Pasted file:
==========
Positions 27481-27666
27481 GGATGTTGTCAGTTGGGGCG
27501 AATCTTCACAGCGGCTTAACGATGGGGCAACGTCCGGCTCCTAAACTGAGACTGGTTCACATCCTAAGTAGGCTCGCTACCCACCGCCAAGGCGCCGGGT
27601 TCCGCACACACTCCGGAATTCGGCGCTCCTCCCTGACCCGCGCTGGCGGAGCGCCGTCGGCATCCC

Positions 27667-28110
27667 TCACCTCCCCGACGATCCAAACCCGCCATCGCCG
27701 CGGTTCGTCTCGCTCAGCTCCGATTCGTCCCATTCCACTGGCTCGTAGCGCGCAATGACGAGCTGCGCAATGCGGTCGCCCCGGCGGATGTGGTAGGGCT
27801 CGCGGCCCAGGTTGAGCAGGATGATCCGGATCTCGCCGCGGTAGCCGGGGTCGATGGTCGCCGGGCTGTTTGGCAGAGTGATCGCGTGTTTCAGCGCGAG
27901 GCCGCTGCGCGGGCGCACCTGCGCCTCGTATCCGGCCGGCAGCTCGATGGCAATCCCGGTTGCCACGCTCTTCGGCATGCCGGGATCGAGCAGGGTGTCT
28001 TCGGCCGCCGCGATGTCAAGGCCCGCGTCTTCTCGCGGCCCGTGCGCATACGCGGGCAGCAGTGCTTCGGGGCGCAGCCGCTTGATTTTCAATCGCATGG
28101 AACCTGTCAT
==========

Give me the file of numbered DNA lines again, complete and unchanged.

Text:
Positions 27481-27666
27481 GGATGTTGTCAGTTGGGGCG
27501 AATCTTCACAGCGGCTTAACGATGGGGCAACGTCCGGCTCCTAAACTGAGACTGGTTCACATCCTAAGTAGGCTCGCTACCCACCGCCAAGGCGCCGGGT
27601 TCCGCACACACTCCGGAATTCGGCGCTCCTCCCTGACCCGCGCTGGCGGAGCGCCGTCGGCATCCC

Positions 27667-28110
27667 TCACCTCCCCGACGATCCAAACCCGCCATCGCCG
27701 CGGTTCGTCTCGCTCAGCTCCGATTCGTCCCATTCCACTGGCTCGTAGCGCGCAATGACGAGCTGCGCAATGCGGTCGCCCCGGCGGATGTGGTAGGGCT
27801 CGCGGCCCAGGTTGAGCAGGATGATCCGGATCTCGCCGCGGTAGCCGGGGTCGATGGTCGCCGGGCTGTTTGGCAGAGTGATCGCGTGTTTCAGCGCGAG
27901 GCCGCTGCGCGGGCGCACCTGCGCCTCGTATCCGGCCGGCAGCTCGATGGCAATCCCGGTTGCCACGCTCTTCGGCATGCCGGGATCGAGCAGGGTGTCT
28001 TCGGCCGCCGCGATGTCAAGGCCCGCGTCTTCTCGCGGCCCGTGCGCATACGCGGGCAGCAGTGCTTCGGGGCGCAGCCGCTTGATTTTCAATCGCATGG
28101 AACCTGTCAT